Staying Safe and Warm During A Winter Bike Commute

Total traffic fatalities went on the decline from 2013 to 2014 in New York City, with the only group seeing a rise in deaths being cyclists. In 2013 there were 12 cyclist fatalities, versus 20 in 2014, according to data released by the Department of Transportation. 2014 also saw almost 4,000 cyclists get injured. While riding in the city, and on any street with cars for that matter, can be dangerous, for those who continue to ride during the fall, winter, and early spring, the risk of being hit by an automobile increases. The roads are more slick with rain, snow, ice, and road debris during the cold months, and less daylight decreases the visibility of riders, especially if they do not own a high-powered set of front and rear lights. Follow these steps to not only increase your safety, but also stay as warm and comfortable as possible during the winter months.


Equip Your Bike with Front and Rear Lights

The brighter the lights, the better. Choose a helmet-mounted option for the front flashing light (white) and a flashing rear (red) that mounts onto you seatpost. It does not hurt to have multiple lights on the front and back, as well as rim lights for your wheels. If you are riding in dark areas, having one high beam on the front as well as a flashing front will not only help you see, but the flashing light will help drivers see you. Flashing lights are far more visible by catching the eye than a steady beam.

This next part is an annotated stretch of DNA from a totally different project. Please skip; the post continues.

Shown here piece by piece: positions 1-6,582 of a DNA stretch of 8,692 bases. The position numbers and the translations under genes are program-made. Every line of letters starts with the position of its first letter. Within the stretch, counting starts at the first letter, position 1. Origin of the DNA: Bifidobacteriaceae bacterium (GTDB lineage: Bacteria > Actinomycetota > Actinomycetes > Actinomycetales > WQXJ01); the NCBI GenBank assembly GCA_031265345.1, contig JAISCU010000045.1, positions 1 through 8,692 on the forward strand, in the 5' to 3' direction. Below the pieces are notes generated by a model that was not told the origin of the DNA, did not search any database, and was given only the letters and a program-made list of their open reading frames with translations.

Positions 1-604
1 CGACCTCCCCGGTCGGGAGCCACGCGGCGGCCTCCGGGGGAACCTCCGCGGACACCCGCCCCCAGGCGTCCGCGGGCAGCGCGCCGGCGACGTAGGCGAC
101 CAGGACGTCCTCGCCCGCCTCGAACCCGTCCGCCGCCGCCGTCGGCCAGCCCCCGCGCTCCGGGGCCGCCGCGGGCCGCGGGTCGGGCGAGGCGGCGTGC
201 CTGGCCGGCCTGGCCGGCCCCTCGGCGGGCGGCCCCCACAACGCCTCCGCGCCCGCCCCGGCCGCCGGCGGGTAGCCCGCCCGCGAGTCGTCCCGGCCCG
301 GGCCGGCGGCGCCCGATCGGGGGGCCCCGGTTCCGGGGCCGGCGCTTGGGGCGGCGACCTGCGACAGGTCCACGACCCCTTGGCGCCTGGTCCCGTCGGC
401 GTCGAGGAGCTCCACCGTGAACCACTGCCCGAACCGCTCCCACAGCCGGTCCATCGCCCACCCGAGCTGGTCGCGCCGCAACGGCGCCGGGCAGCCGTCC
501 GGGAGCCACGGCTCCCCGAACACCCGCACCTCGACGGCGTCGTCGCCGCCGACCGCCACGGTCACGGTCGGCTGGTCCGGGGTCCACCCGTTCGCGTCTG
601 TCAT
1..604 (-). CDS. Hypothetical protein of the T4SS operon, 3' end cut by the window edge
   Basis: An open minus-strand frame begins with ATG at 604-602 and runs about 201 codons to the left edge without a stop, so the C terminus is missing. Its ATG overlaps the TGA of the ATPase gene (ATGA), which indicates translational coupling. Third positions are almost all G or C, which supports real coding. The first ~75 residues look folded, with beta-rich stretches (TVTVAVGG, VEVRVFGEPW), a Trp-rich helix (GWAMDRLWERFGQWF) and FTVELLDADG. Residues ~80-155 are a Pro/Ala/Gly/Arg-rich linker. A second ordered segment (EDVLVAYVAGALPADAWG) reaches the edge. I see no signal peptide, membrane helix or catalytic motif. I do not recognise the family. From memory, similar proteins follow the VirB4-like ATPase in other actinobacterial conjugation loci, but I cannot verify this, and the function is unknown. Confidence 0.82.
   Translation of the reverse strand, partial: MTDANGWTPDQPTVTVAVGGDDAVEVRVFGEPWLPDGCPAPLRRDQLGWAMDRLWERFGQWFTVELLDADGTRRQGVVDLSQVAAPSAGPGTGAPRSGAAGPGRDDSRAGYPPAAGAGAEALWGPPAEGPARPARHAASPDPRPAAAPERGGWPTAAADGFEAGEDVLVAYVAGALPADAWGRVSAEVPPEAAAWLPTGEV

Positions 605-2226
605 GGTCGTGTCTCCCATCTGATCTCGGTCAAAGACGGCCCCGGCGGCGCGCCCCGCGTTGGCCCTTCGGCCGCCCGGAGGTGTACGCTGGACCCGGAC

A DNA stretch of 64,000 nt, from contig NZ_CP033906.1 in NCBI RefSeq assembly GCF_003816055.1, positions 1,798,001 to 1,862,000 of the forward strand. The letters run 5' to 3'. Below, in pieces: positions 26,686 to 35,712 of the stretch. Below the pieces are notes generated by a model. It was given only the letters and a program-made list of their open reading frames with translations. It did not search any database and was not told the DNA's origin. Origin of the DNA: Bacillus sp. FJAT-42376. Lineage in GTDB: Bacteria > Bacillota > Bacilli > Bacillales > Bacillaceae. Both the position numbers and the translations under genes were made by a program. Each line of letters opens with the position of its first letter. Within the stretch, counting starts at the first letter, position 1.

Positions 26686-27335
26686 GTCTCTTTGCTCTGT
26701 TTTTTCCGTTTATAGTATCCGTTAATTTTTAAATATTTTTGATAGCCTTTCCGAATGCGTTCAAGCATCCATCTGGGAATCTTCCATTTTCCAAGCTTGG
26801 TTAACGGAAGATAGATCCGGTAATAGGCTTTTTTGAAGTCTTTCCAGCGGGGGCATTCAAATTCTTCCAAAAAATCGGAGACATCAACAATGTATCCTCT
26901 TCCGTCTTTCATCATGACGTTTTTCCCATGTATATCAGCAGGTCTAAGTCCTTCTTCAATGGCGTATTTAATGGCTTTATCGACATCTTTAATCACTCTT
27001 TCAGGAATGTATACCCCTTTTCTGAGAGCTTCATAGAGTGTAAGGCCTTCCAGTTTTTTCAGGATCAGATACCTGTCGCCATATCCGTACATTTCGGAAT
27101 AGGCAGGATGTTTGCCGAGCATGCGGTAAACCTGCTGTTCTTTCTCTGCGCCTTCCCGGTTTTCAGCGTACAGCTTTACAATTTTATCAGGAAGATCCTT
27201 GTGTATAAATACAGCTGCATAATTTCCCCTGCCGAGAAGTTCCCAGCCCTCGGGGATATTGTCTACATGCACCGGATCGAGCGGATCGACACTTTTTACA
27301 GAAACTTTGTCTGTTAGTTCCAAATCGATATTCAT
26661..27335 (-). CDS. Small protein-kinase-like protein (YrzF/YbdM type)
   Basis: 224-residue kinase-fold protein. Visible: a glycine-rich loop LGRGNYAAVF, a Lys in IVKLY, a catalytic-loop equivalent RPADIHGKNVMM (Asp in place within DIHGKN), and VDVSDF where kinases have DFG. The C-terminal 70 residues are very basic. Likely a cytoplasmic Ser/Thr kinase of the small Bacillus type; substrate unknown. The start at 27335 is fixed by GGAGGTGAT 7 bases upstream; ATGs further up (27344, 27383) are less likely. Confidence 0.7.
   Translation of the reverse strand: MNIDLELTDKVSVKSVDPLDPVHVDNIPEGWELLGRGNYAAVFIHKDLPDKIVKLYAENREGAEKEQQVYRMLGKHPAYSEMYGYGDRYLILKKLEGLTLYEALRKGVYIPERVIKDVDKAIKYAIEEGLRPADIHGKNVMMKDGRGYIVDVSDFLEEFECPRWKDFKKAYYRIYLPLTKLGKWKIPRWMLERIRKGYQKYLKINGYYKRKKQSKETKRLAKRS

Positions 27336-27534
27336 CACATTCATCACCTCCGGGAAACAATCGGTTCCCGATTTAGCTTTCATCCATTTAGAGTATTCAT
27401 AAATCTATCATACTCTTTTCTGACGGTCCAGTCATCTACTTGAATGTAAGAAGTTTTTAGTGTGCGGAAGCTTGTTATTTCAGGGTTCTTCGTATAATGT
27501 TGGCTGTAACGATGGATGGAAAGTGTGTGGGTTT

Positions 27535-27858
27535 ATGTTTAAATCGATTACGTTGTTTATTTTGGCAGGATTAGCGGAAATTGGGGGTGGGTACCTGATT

Use Fenders to Keep as Dry as Possible

Full front and rear fenders are best, though even a strap on rear fender to the seatpost is better than nothing. Fenders help keep you, your feet, and your backside dry in wet weather. They also help keep your bike cleaner, which makes everything work better.


Purchase a New Set of Tires

If you have been riding around on an old set of tires all summer, now is the time to change them. Choose a somewhat pricier option, as the more traction and puncture resistance you have, the better. If you are on a road bike, choose a 25 to 28 millimeter-wide set. Avoid the thinner tires as they do not offer as much comfort or traction in the wet.


For Longer Rides and Commutes Wear Riding Specific Clothes

Whether you ride in spandex or not, having a designated set of riding clothes for longer, colder, wet rides, and keeping your street clothes in a backpack to change into at work, will save you a lot of trouble. A waterproof, breathable jacket, quality gloves, shoe covers, and a set of thermal tights will do wonders. When you get to your destination, strip them off and put on your dry set of clothes. Of course, do not forget your helmet.


Outfit Your Bag, Helmet, and Bike With Reflective Tape

Head to your local bike shop for one side sticky, one side reflective tape that can be attached to your bag, bike, helmet, jacket, cycling shoes, and wherever else you can think of. Every bit of visibility helps.

We realize that no matter how many precautions you take, you are still prone to serious injury every time you throw a leg over your saddle. Drivers can be impatient, aggressive, and of course all too consumed with cell phones. In fact, Automotive Fleet found that 40% of all motor vehicle collisions involved cell phones. Furthermore, according to the National Highway Traffic Safety Administration, driving and texting is six times more dangerous than driving drunk. If you have been injured by a careless, reckless driver while riding your bike, give one of our New York cycling accident attorneys at Napoli Shkolnik PLLC a call for free legal advice.